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Poem by William Makepeace Thackeray


The Chaplet


A little girl through field and wood
Went plucking flowerets here and there,
When suddenly beside her stood
A lady wondrous fair!

The lovely lady smiled, and laid
A wreath upon the maiden's brow;
'Wear it, 'twill blossom soon,' she said,
'Although 'tis leafless now.'

The little maiden older grew
And wandered forth of moonlight eves,
And sighed and loved as maids will do;
When, lo! her wreath bore leaves.

Then was our maid a wife, and hung
Upon a joyful bridegroom's bosom;
When from the garland's leaves there sprung
Fair store of blossom.

And presently a baby fair
Upon her gentle breast she reared;
When midst the wreath that bound her hair
Rich golden fruit appeared.

But when her love lay cold in death,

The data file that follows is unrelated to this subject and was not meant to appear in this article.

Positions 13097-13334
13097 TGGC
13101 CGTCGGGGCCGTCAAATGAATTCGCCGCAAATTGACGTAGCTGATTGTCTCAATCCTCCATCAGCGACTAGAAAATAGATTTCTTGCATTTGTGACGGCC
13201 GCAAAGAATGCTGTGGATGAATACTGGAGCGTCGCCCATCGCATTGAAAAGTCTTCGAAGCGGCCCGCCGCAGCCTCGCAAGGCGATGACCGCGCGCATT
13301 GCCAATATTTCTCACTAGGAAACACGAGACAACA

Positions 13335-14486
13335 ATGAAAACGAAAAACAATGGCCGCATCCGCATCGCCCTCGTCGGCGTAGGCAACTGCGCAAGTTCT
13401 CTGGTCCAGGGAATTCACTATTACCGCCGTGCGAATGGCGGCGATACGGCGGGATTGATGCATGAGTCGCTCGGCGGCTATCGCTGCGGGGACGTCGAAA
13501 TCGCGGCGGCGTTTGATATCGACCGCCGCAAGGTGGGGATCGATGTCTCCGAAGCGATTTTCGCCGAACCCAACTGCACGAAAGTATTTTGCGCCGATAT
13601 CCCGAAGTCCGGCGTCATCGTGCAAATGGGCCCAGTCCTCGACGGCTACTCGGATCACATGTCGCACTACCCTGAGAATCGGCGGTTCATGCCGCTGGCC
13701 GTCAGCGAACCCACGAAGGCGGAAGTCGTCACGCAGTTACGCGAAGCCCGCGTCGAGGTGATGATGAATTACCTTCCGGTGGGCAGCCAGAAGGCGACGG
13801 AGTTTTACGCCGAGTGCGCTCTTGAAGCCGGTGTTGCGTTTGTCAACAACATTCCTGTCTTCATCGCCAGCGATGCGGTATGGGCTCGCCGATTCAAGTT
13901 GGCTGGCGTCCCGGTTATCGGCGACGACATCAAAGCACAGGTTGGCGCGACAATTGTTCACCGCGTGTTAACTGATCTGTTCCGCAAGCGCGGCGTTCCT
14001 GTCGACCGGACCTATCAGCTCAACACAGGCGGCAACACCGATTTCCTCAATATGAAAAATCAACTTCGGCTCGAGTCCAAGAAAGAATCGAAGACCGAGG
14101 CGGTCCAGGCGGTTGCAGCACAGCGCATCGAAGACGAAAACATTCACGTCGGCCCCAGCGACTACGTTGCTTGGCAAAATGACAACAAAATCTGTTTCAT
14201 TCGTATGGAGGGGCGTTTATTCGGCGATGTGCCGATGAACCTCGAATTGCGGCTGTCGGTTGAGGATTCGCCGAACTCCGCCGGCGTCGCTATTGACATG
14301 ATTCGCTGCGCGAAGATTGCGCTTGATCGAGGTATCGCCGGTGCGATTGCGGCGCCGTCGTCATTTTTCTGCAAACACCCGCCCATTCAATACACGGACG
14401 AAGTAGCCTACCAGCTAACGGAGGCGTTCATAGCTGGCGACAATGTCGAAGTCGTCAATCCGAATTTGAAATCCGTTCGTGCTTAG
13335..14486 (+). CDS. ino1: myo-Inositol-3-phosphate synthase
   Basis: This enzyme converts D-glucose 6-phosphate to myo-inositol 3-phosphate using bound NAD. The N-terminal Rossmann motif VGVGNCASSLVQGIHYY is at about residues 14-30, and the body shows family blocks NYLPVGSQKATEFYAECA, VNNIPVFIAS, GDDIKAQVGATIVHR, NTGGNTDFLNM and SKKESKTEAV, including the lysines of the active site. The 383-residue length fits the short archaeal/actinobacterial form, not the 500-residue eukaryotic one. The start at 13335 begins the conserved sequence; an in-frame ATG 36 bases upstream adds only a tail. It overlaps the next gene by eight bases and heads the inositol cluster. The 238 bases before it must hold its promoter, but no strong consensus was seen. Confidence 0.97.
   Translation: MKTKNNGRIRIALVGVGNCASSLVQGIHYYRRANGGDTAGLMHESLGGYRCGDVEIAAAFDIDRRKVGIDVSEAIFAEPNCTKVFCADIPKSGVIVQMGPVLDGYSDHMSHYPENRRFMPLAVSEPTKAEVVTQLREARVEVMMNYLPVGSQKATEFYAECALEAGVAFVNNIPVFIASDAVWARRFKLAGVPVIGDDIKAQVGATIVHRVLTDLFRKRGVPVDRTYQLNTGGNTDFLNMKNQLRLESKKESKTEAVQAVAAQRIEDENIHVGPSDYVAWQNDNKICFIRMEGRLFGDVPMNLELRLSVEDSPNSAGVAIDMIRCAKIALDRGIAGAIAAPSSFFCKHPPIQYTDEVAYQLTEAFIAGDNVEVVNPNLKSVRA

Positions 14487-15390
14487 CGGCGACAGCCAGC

Sunk in the black and silent tomb,
All sere and withered was the wreath
That wont so bright to bloom.

Yet still the withered wreath she wore;
She wore it at her dying hour;
When, to the wondrous garland bore
Both leaf, and fruit, and flower! 



                      William Makepeace Thackeray


William Makepeace Thackeray's other poems:
  1. A Woeful New Ballad of the Protestant Conspiracy to Take the Popes Life
  2. Mrs. Katherines Lantern
  3. Lines upon My Sisters Portrait
  4. A Doe in the City
  5. The King Of Brentfords Testament


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